#9
Zineb Mejdoub, Younes Zaid, Fouzia Hmimid, Mostafa Kabine
The present work aims to study the metallic contamination of four sampling sites located nearby major sewage outfalls of the Casablanca coast (Morocco), using indigenous mussels Mytilus galloprovincialis as bioindicators of pollution. This research offered the opportunity to study trace metals bioaccumulation mechanisms, which represent a major factor in assessment processes of the pollution effects in coastal ecosystem health. The bioavailability and the bioaccumulation of trace metals (Cu, Zn, Ni, Pb) were evaluated in order to compare the metallic contamination in mussels' tissues and find a possible correlation with physiological parameters of this filter feeding species...
July 2018: Journal of Trace Elements in Medicine and Biology
https://www.readbyqxmd.com/read/29770093/canada-s-pandemic-influenza-preparedness-surveillance-strategy
#10
B Henry
The Canadian Pandemic Influenza Preparedness: Planning Guidance for the Health Sector (CPIP) is a guidance document that outlines key health sector preparedness activities designed to ensure Canada is ready to respond to the next influenza pandemic. This article outlines Canada's pandemic influenza surveillance strategy as described in the CPIP Surveillance Annex . The strategy builds on the surveillance activities used for seasonal influenza and incorporates lessons learned from the 2009 H1N1 pandemic, including improved information sharing, improved electronic links among federal, provincial and territorial (FPT) partners and improved surveillance for Indigenous communities...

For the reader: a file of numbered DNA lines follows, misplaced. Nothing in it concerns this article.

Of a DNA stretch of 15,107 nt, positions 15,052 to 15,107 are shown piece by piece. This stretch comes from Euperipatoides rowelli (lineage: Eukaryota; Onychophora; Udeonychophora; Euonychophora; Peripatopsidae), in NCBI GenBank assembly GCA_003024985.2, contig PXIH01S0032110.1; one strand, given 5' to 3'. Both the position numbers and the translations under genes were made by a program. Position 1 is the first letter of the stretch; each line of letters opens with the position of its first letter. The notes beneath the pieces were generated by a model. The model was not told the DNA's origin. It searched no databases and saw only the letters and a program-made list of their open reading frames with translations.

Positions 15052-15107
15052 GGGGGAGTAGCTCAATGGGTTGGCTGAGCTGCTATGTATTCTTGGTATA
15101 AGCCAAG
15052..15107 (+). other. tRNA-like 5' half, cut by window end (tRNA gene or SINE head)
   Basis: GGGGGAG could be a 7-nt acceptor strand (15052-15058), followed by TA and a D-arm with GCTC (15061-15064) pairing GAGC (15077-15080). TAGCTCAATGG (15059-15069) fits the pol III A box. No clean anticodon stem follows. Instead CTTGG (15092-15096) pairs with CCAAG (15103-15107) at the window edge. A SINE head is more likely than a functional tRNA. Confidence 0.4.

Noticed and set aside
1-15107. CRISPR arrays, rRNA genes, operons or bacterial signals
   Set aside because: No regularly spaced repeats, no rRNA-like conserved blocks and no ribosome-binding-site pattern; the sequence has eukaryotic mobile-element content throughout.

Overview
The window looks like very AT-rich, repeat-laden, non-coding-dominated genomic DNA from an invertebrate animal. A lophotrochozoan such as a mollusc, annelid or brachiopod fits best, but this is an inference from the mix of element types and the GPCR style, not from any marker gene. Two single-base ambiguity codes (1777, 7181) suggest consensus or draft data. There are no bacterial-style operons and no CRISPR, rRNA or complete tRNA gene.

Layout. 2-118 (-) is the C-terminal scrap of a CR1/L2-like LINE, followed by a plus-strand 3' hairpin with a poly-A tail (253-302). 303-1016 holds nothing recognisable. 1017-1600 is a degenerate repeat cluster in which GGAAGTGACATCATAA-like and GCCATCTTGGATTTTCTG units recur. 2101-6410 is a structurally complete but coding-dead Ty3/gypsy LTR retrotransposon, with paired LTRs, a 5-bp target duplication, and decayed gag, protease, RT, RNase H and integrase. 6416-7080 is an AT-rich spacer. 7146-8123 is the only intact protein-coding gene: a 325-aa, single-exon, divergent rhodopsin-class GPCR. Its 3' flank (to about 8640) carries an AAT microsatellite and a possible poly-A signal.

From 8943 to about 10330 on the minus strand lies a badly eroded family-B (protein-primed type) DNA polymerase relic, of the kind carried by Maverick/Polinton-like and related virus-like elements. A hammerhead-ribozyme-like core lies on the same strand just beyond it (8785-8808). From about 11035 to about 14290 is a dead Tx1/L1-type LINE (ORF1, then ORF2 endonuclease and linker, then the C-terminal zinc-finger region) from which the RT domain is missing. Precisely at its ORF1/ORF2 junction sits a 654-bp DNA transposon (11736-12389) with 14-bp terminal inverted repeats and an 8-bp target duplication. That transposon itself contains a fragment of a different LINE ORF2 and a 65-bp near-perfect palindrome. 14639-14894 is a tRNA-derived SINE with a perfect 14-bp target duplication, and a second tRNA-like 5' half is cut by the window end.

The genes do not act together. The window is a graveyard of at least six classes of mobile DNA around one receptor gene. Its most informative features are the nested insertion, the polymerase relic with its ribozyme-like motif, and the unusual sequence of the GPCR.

January 4, 2018: Canada Communicable Disease Report, Relevé des Maladies Transmissibles Au Canada
https://www.readbyqxmd.com/read/29770077/outbreaks-in-the-age-of-syndemics-new-insights-for-improving-indigenous-health